The social economy as the economics of liberation
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The Social Economy as the Economics of Liberation. The four oppressions!. Capitalism—source of oppression: overwhelming rights of capital Colonialism—source of oppression: global extension of capitalism Communism—source of oppression: excessive power of the state

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The four oppressions
The four oppressions!

  • Capitalism—source of oppression: overwhelming rights of capital

  • Colonialism—source of oppression: global extension of capitalism

  • Communism—source of oppression: excessive power of the state

  • Patriarchy—source of oppression: unequal relationships between sexes

Liberation from capitalism
Liberation from capitalism

  • This is where co-operation started

  • The Webbs and the Miners’ next step

  • Reclaiming surplus value

  • Challenging the power of capital to buy labour

  • Robert Owen, William Morris and the utopian community

  • Guild socialism

Liberation from colonialism
Liberation from colonialism

  • Imperialism as a global extension of capitalism

  • Colonialism as the institutionalisation of global capitalism

  • Challenge engendered inferiority

  • Ghandi’s ideas of Swaraj

  • Vandana Shiva and the subsistence perspective

From medellin to porto alegre
From Medellin to Porto Alegre

  • Latin bishops’ conference, Medellin, 1968, created the term ‘institutionalised violence’

  • Comunidades eclesiales de base (CEBs: local church communities)

  • Gustavo Gutierrez Merino (born 1928, Lima, Peru), A Theology of Liberation (1972)

  • Leonardo Boff (born 1938, Concórdia, Brazil), Church: Charism and Power: Liberation Theology and the Institutional Church

  • Eliminated by JPII and Cardinal Ratzinger

The concept of emancipatory praxis
The concept of ‘emancipatory praxis’

  • Everyday experience of poverty: mutualism as a practical rather than ideologically driven response

  • Uses a radical reintepretation of the Bible. Jesus as revolutionary. Marxist ideas of class struggle

  • Deeply rooted in the local Church: importance of mutualism as local solutions

  • Change grows out of meetings to discuss scripture: community involvement

  • Realisation of the Kingdom of God on earth: importance of utopian project: coops as real change agents rather than the ‘lottery mentality’, living on dreams, encouraged by the conventional economy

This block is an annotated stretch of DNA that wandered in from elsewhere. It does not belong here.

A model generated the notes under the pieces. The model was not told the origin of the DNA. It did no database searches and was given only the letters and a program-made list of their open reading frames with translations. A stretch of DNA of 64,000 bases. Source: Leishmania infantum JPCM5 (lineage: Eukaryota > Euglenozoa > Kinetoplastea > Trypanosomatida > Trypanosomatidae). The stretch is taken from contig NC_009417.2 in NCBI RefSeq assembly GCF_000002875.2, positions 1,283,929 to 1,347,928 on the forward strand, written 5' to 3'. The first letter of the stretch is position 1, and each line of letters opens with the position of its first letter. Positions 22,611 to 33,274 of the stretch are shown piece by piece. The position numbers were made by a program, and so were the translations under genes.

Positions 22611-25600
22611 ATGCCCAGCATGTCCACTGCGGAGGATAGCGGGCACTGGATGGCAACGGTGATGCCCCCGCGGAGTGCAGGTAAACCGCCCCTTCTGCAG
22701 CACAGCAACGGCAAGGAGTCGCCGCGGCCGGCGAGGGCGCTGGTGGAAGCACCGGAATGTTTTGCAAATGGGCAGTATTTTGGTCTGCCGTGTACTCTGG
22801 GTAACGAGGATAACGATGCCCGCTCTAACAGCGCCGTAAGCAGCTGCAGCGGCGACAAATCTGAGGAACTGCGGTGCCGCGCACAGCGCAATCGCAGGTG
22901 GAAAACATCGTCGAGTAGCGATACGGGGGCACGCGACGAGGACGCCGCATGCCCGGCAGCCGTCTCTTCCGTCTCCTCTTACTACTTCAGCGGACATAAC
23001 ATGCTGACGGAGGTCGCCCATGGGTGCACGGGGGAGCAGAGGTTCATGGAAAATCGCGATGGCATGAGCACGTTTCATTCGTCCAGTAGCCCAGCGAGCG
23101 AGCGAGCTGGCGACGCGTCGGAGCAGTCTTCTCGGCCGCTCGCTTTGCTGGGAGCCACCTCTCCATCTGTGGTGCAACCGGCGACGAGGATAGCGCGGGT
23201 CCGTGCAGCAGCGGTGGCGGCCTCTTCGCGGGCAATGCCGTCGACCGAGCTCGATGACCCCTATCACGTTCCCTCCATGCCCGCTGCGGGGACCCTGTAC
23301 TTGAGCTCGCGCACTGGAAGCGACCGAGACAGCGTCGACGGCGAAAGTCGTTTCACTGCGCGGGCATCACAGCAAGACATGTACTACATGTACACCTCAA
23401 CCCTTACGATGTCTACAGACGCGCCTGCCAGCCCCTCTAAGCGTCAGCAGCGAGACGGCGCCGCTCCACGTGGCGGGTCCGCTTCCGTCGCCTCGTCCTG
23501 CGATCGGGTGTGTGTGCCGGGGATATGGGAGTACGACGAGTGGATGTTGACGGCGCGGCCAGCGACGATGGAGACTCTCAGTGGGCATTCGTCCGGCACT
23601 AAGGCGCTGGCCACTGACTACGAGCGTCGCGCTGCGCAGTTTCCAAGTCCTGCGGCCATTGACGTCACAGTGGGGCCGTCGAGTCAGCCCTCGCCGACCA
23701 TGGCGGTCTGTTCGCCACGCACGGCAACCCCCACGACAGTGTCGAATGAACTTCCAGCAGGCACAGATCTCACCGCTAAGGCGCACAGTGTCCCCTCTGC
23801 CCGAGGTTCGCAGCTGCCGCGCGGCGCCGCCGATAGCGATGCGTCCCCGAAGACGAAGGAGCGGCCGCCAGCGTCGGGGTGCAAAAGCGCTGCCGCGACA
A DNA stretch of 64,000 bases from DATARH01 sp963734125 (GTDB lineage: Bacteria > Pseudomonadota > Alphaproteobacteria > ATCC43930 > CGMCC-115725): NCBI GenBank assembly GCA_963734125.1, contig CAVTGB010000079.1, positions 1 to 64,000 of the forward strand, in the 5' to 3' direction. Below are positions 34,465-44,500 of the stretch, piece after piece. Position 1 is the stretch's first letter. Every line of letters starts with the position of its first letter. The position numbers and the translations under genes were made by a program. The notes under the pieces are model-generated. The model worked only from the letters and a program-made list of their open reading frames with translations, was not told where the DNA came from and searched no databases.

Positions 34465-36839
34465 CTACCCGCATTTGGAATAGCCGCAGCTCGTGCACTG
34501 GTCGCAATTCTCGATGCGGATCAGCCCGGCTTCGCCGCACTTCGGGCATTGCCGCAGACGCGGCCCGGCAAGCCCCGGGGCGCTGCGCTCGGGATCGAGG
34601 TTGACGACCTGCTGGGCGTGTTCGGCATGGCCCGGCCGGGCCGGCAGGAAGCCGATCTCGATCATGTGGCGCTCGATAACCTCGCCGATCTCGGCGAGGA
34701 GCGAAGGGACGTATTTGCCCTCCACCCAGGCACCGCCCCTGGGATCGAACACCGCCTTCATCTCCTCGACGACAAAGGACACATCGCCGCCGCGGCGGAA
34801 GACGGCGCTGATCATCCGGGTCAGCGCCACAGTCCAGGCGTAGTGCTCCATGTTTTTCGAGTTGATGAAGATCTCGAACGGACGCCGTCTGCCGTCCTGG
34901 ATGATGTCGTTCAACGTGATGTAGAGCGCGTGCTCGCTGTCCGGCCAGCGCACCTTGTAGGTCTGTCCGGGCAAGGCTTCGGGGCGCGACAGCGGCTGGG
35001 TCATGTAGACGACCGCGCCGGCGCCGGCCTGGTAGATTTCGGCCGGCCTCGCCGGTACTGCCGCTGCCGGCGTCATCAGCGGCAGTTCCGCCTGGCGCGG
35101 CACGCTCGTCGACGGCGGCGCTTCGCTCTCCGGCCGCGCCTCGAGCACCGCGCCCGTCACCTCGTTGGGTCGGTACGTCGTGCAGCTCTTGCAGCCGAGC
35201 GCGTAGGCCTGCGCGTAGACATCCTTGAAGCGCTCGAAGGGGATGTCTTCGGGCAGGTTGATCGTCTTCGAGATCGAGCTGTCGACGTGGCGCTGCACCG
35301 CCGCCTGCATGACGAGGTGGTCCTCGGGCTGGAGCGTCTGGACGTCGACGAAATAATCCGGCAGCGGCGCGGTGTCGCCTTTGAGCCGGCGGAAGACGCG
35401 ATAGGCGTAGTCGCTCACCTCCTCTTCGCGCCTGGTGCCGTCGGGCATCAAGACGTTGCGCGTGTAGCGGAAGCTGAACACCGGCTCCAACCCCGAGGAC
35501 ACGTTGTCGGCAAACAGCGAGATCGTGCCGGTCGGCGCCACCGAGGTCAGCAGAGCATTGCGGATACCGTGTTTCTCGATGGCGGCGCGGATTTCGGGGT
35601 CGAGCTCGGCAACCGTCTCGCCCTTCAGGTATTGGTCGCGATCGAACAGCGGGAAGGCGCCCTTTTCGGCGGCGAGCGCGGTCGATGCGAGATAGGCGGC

Social economy in the poor countries
Social economy in the poor countries

  • Social economy grew under the Pinochet dictatorship in Chile, as a source of resistance and mutual support: from 15% of the workforce in Santiago in 1970 to some 20% by 1982. Provides around a third of jobs in the poorer quarters of Santiago.

  • MST in Brazil and the peasant challenge to state support for neoliberal, neocolonial land ownership patterns

  • Case-study from Argentina: The Take, taking over factories left idle because of financial collapse

  • Côte d'Ivoire: 827,000 small farmers are co-operative members

  • Nicaragua: 78 per cent of maize and 59 per cent of beans are cooperatively marketed

Liberation from communism
Liberation from communism

  • Concentration of state power: loss of initiative

  • Issue of scale: one bicycle factory

  • Party replaces community

  • Bureaucracy creates inefficiency

Co operatives in central and eastern europe
Co-operatives in Central and Eastern Europe

  • Gorbachev hoped to liberalise via co-ops

  • Lost history of co-operation in Czech Republic: in 1994 new agricultural coops operated on 47 per cent of cultivated land and controlled 67 per cent of production

  • Cooperative is frequently co-opted by the state and now not trusted

Liberation from patriarchy
Liberation from patriarchy

  • ‘Sisterhood is powerful’

  • Women’s strength in community

  • Reproductive labour

  • A different attitude to resources: ecofeminism

  • Extended by Engels in his The Origin of the Family, Private Property and the State (1942)

  • In communal economies women are equal or more powerful (matrilineality)

  • The growth in private property undermines the role of women

  • Men's ability to generate a surplus creates patriarchy where women (and slaves) become themselves the property of father and husband.

Feminist views of patriarchy
Feminist views of patriarchy

  • Feminists focus on women's work as reproductive rather than productive labour

  • The invisible nature of women's work

  • The iceberg model (Maria Mies)

  • Ecofeminists argue that loss of embeddedness is source of spiritual and environmental alienation

Are women natural co operators
Are women natural co-operators?

  • Ease of access to finance

  • Sharing of skills and building of confidence

  • Micro-finance developed in women’s co-ops and businesses

  • Could this idea be based on stereotyping?

What do the four have in common
What do the four have in common?

  • Concentration of power [democratisation]

  • Inequality of access to resources [equality]

  • Alienation [empowerment]

  • Self-delusion [self-realisation]

  • Isolation [mutuality, reciprocity, sharing]

Assess the four concepts in terms of the three organisational forms






Social firm

Social enterprise


Assess the four concepts in terms of the three organisational forms